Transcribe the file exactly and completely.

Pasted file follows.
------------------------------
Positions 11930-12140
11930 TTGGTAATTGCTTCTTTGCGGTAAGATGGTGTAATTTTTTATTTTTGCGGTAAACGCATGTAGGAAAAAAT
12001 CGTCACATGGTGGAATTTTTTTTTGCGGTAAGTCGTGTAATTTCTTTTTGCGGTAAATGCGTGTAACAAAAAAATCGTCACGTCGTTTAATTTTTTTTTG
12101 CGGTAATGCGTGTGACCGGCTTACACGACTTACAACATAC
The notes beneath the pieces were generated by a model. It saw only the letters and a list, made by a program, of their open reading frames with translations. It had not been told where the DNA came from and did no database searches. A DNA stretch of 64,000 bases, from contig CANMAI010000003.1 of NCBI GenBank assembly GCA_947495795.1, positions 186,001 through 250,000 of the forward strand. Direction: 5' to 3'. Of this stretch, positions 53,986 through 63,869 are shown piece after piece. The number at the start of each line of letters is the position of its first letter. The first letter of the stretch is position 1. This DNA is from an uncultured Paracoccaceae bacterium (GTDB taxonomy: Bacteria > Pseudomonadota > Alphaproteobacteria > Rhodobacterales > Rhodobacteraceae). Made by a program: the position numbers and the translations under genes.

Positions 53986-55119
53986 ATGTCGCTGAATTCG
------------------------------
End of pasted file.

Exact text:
Positions 11930-12140
11930 TTGGTAATTGCTTCTTTGCGGTAAGATGGTGTAATTTTTTATTTTTGCGGTAAACGCATGTAGGAAAAAAT
12001 CGTCACATGGTGGAATTTTTTTTTGCGGTAAGTCGTGTAATTTCTTTTTGCGGTAAATGCGTGTAACAAAAAAATCGTCACGTCGTTTAATTTTTTTTTG
12101 CGGTAATGCGTGTGACCGGCTTACACGACTTACAACATAC
The notes beneath the pieces were generated by a model. It saw only the letters and a list, made by a program, of their open reading frames with translations. It had not been told where the DNA came from and did no database searches. A DNA stretch of 64,000 bases, from contig CANMAI010000003.1 of NCBI GenBank assembly GCA_947495795.1, positions 186,001 through 250,000 of the forward strand. Direction: 5' to 3'. Of this stretch, positions 53,986 through 63,869 are shown piece after piece. The number at the start of each line of letters is the position of its first letter. The first letter of the stretch is position 1. This DNA is from an uncultured Paracoccaceae bacterium (GTDB taxonomy: Bacteria > Pseudomonadota > Alphaproteobacteria > Rhodobacterales > Rhodobacteraceae). Made by a program: the position numbers and the translations under genes.

Positions 53986-55119
53986 ATGTCGCTGAATTCG